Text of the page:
"As someone preparing for some kind of Christian ministry, I have found that the diversity of Gettysburg’s religion curriculum was helpful for expanding my worldview and helping me to ask important questions that I’ll be striving to answer throughout my life. " — Katie Poticher ’05, Student, Master of Divinity degree program, Princeton [NJ] Theological Seminary.
The Value of Studying Religion
The study of religion provides all the benefits of any other liberal arts humanities major, and the Religion Department offers a diverse curriculum. Faculty members specialize in different geographic regions, time periods, and methodologies, and we bring the breadth of our global experience into the classroom. We can acquaint you with the cultures of the Middle East, South Asia, East Asia, Europe, and the Americas.
In this increasingly globalized world, we work with people from many different cultures in our careers, and it is imperative that we be able to communicate with one another. Religion courses implicitly train students to re-evaluate their own most deeply held values and beliefs. They encourage critical thinking--that is, objective, informed, and balanced insight and analysis--which can facilitate open-mindedness and communication.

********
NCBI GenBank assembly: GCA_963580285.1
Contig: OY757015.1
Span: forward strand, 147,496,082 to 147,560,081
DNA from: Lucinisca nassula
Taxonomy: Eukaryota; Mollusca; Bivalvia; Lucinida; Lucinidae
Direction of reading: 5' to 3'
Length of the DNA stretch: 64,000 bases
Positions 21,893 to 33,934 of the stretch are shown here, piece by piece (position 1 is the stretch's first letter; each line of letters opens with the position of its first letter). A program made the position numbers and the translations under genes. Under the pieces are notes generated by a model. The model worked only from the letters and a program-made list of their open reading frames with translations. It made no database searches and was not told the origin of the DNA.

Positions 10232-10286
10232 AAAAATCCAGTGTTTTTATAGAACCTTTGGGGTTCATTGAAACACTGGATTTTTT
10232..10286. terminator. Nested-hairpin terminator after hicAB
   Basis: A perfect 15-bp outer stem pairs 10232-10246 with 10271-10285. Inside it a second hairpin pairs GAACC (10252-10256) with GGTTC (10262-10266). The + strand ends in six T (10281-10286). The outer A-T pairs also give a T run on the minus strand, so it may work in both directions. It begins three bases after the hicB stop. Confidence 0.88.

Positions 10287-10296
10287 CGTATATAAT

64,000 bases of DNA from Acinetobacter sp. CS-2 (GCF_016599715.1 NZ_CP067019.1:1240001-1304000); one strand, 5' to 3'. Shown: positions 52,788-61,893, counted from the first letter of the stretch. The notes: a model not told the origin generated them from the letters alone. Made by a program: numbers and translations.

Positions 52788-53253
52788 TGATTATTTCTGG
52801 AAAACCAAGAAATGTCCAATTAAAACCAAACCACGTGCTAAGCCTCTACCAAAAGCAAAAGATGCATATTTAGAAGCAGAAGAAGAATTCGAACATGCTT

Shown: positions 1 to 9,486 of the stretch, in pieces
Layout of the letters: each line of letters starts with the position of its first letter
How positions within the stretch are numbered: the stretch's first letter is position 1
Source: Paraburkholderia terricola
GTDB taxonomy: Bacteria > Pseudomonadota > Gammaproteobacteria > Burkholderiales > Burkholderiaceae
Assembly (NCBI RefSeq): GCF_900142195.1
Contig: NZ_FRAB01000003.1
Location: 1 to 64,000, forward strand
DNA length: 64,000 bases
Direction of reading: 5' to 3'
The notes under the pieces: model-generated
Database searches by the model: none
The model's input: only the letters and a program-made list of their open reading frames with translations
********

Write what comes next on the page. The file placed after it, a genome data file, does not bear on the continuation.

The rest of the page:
Recent graduates have entered many different career paths: some pursue graduate studies in religion or enter seminary, but far more go in other directions. Some go to medical school or law school. Others enter business or education, and some work for American or international nonprofit organizations. The following show the diverse career paths that previous religious studies majors have followed and the value of an undergraduate major in religious studies at Gettysburg College.
Recent religious studies graduates have begun careers in fields such as:
- Health Professions
- Christian Ministry
- Non Profit Public Service
- Graduate Study in Religion
- Higher Education Administration
- Government Service
- International education